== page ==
Personally, I cannot see how given the realities of the situation this is anything but at most a minute extension. And to see even the minute part you have to think that “sovereignty” empty of content still matters, a theory only a formalist could love.
Although neither side mentions this, I think that to the extent that the dissent might be correct in saying that the older (or even newer, as in early or mid-20th century) English cases suggest in dicta or otherwise that once “abroad” habeas might be available to citizens but might not be available to detained indigenes, I think the majority was on firm ground in ignoring that aspect of those cases. It is indisputable that the older cases were driven by deep racist assumptions about local peoples that permeated both the British colonial and the British domestic judiciary. This country is right to take the spirit of those decisions and lose the dross.
The dissent gets another thing right, more of less, noting the peculiarity of a ruling that,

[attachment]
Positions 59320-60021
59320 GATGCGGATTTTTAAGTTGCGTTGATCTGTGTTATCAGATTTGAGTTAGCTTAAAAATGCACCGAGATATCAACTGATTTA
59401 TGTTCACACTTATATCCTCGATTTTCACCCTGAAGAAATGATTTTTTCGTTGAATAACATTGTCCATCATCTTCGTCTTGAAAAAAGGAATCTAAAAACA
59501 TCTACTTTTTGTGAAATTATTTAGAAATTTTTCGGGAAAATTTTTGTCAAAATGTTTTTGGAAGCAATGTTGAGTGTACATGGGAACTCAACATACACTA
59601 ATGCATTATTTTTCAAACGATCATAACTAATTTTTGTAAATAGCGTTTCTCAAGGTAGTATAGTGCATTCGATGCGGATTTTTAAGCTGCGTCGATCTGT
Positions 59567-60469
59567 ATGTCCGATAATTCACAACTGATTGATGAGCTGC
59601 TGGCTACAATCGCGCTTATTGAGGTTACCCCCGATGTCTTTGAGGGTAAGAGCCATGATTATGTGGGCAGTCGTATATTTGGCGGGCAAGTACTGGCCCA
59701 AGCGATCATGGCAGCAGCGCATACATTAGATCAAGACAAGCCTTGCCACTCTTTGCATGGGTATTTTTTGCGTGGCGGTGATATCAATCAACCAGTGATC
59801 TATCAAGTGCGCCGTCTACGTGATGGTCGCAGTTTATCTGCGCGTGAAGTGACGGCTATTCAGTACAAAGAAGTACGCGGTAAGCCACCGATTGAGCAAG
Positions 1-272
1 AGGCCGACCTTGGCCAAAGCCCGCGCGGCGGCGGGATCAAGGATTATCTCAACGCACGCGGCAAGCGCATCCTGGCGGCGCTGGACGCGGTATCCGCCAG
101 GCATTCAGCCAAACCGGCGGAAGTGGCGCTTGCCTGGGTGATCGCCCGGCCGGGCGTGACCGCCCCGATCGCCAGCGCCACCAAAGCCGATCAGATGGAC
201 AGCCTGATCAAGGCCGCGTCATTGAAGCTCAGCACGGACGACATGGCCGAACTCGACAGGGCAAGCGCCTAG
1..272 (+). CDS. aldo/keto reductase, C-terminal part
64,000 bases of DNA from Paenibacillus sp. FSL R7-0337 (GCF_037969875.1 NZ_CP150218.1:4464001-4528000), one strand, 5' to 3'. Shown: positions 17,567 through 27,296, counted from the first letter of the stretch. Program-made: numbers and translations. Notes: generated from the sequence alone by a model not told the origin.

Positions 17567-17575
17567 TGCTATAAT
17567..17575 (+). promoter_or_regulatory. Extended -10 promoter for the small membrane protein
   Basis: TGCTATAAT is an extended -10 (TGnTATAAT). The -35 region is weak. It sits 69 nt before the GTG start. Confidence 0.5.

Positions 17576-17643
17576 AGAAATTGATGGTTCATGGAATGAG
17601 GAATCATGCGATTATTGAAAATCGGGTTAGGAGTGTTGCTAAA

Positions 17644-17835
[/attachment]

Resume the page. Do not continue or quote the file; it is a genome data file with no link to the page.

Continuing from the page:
confers upon wartime prisoners greater habeas rights than domestic detainees. The latter must challenge their present physical confinement in the district of their confinement, see Rumsfeld v. Padilla, ante, whereas under today’s strange holding Guantanamo Bay detainees can petition in any of the 94 federal judicial districts. The fact that extraterritorially located detainees lack the district of detention that the statute requires has been converted from a factor that precludes their ability to bring a petition at all into a factor that frees them to petition wherever they wish—and, as a result, to forum shop.
That is an odd result. But it is less odd and disturbing than one that left detainees no recourse in our courts even if they were being tortured. Not that torture could ever happen, of course.